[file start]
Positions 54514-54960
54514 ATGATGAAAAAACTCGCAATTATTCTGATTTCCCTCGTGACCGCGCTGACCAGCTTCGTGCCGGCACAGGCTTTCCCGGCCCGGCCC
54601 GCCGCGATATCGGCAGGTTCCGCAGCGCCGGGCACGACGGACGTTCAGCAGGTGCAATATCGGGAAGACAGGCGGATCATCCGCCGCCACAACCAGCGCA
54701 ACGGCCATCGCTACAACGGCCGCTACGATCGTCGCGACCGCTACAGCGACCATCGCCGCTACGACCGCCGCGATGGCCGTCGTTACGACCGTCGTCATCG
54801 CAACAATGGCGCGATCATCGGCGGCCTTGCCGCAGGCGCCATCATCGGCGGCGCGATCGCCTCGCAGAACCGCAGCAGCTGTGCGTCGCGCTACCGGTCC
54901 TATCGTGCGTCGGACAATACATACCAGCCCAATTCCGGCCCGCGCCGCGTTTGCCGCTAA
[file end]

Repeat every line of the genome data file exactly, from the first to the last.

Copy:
Positions 54514-54960
54514 ATGATGAAAAAACTCGCAATTATTCTGATTTCCCTCGTGACCGCGCTGACCAGCTTCGTGCCGGCACAGGCTTTCCCGGCCCGGCCC
54601 GCCGCGATATCGGCAGGTTCCGCAGCGCCGGGCACGACGGACGTTCAGCAGGTGCAATATCGGGAAGACAGGCGGATCATCCGCCGCCACAACCAGCGCA
54701 ACGGCCATCGCTACAACGGCCGCTACGATCGTCGCGACCGCTACAGCGACCATCGCCGCTACGACCGCCGCGATGGCCGTCGTTACGACCGTCGTCATCG
54801 CAACAATGGCGCGATCATCGGCGGCCTTGCCGCAGGCGCCATCATCGGCGGCGCGATCGCCTCGCAGAACCGCAGCAGCTGTGCGTCGCGCTACCGGTCC
54901 TATCGTGCGTCGGACAATACATACCAGCCCAATTCCGGCCCGCGCCGCGTTTGCCGCTAA